" This is an excellent book and not at all what I expected. Patrick O'Brian wasn't merely a good storyteller, he was a great writer. The only problem is that he devotes too much attention explaining how to maneuver a frigate. "

  • 3 out of 53 out of 53 out of 53 out of 53 out of 5 Ellen Librarian | 4/30/2013

    " An excellent, well-written book and it gives a great feeling for going to sea in the 19th Century. But I had a hard time understanding so much of the nautical terminology that I had difficulty following the plot. "

  • 4 out of 54 out of 54 out of 54 out of 54 out of 5 Jen | 4/14/2013

    " A more gritty Royal Navy series that Horatio Hornblower, but I am enjoying the Aubrey/Maturin series, as well. "

  • 3 out of 53 out of 53 out of 53 out of 53 out of 5 Ericmgb1974 | 2/21/2013

    " Not a bad book, but I was a little disappointed considering the reputation of the series. The characters are somewhat wooden and one dimensional and the writing could seem stilted at times. It was good enough that I will read on to the next book, but I do hope it gets better. "

  • 4 out of 54 out of 54 out of 54 out of 54 out of 5 Ellen Broadhurst | 11/24/2012

    " I am giving this four stars despite the fact that I gave up half way through. I think it is wonderfully researched and written, but just "not for me." I can give the author kudos for a job well done, but walk away without knowing (or frankly caring) what happened next. "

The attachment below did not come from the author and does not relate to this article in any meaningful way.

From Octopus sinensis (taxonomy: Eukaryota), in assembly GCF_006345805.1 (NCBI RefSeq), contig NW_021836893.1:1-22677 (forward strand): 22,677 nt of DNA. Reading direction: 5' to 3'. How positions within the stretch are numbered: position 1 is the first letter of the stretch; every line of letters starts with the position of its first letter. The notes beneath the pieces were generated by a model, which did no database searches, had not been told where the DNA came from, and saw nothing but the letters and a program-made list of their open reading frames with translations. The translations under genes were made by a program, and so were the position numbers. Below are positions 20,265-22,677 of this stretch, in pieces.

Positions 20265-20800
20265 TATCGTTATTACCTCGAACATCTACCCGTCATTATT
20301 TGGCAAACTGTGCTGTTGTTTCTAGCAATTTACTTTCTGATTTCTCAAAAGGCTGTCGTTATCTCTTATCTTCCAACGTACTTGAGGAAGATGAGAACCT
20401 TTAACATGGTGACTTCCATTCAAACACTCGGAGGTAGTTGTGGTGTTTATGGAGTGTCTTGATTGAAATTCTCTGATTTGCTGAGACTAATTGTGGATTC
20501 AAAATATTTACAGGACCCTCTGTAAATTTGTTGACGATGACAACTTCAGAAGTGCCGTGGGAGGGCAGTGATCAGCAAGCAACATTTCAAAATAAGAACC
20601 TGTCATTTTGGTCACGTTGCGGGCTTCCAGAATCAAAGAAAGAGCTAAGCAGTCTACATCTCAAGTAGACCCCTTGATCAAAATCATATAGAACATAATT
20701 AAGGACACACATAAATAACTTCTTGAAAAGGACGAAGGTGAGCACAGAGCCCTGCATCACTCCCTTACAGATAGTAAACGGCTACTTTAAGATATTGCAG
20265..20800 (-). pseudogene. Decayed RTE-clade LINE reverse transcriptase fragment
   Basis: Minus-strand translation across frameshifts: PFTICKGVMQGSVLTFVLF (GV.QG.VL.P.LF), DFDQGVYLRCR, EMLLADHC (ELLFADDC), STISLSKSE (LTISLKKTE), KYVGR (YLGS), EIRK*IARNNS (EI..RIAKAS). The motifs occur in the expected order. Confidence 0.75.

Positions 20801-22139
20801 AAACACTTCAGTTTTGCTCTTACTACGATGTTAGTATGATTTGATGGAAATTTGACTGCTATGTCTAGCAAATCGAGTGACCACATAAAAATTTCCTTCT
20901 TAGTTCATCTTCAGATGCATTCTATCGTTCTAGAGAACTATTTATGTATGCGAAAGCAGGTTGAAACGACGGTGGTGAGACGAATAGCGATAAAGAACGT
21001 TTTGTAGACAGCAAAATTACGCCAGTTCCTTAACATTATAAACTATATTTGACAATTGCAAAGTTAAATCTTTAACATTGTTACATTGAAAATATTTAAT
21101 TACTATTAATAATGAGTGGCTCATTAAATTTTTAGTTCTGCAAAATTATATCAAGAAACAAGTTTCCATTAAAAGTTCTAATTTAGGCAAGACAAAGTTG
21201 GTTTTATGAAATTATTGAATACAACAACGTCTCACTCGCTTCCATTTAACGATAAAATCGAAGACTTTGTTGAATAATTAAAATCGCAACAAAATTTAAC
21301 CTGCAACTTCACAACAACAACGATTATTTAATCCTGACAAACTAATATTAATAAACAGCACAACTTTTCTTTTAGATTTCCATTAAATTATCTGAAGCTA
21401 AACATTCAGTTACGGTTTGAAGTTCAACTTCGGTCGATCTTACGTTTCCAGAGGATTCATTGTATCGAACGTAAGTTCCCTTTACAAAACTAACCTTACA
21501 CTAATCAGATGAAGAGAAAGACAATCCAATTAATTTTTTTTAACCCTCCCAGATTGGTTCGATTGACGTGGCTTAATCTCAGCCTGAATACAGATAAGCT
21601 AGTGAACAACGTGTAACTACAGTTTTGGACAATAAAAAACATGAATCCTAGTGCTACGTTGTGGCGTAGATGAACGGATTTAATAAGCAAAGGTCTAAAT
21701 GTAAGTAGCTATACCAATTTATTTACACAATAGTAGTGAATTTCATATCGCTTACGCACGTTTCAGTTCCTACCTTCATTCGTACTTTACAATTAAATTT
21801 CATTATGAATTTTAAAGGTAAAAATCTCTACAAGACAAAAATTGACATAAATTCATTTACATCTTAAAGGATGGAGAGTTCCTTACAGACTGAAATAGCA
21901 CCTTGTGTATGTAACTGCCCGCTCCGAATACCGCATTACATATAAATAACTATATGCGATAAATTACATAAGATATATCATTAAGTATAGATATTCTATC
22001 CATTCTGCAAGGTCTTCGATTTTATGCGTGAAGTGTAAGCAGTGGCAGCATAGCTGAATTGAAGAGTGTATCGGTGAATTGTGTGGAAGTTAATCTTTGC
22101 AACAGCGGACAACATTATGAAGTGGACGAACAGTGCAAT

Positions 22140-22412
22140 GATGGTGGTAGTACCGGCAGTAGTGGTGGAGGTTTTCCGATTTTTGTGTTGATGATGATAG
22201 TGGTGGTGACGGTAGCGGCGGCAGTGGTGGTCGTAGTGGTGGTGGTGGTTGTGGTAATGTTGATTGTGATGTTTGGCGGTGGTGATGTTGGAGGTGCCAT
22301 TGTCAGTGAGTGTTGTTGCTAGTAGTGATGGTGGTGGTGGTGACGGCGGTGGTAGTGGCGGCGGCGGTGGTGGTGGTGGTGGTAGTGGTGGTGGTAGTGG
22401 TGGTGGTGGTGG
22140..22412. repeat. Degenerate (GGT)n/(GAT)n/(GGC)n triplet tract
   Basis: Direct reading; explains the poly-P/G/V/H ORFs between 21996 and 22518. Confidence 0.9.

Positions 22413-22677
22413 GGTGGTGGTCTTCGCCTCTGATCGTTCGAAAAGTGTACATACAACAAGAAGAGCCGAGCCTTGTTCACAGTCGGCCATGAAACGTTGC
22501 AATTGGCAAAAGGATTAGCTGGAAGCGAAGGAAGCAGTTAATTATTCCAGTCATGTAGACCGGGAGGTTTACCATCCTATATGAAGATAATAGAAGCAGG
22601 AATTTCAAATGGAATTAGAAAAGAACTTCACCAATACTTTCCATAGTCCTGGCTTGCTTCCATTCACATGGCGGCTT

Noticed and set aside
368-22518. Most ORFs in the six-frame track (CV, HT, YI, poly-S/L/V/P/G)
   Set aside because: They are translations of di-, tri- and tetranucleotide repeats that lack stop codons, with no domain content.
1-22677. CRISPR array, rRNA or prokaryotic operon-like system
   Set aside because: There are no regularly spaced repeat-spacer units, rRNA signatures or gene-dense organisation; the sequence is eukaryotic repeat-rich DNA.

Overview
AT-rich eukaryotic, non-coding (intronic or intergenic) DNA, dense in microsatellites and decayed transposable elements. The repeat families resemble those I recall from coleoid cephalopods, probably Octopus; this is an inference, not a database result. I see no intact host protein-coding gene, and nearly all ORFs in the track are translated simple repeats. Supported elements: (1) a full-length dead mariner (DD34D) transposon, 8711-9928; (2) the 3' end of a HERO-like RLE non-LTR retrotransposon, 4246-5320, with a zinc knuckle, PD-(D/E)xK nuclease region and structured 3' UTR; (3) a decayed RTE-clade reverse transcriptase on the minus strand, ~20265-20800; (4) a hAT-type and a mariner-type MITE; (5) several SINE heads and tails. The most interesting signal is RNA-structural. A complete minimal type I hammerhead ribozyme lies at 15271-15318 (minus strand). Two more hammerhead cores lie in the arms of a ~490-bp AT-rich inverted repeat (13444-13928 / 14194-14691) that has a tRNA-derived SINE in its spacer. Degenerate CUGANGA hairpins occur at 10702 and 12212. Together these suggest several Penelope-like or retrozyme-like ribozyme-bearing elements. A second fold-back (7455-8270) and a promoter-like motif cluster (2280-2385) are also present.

• 4 out of 54 out of 54 out of 54 out of 54 out of 5 Nate | 10/24/2012

    " Great book, Aubrey and Maturin are such a great character pairing. It's a bit confusing with the ship lingo but it has a great pace. Aubrey (captain) and Maturin (doctor) would be fantastic characters by themselves but their interaction makes them both much better. "

  • 3 out of 53 out of 53 out of 53 out of 53 out of 5 Sydney Young | 8/31/2012

    " I'm just not the sea faring man type, otherwise I'm sure its a great book. "

  • 5 out of 55 out of 55 out of 55 out of 55 out of 5 Dan Casey | 6/11/2012

    " The entire series is amazing. O'Brian's writing is a delight to read and while I could quibble over 4.5 stars or 5 per each volume I'm rating it across their totality. "

  • 4 out of 54 out of 54 out of 54 out of 54 out of 5 Phil Griffin | 5/29/2012

    " Fun, great details of life in another time, boy is is all things nautical. "

  • 4 out of 54 out of 54 out of 54 out of 54 out of 5 Wayne | 2/3/2012

    " First in a series of novels about the British navy during the late 1700s/early 1800s. It was an interesting glimpse into life at sea. The tale was fun to follow but there was so much technical information about sailing the ship that was impossible to follow. "

  • 3 out of 53 out of 53 out of 53 out of 53 out of 5 Adam Heine | 1/19/2012

    " It felt a bit weak in story, especially the ending, but I LOVED this books jargon and historicity. Almost makes me want to be a privateer. "

  • 5 out of 55 out of 55 out of 55 out of 55 out of 5 Peter Meredith | 12/5/2011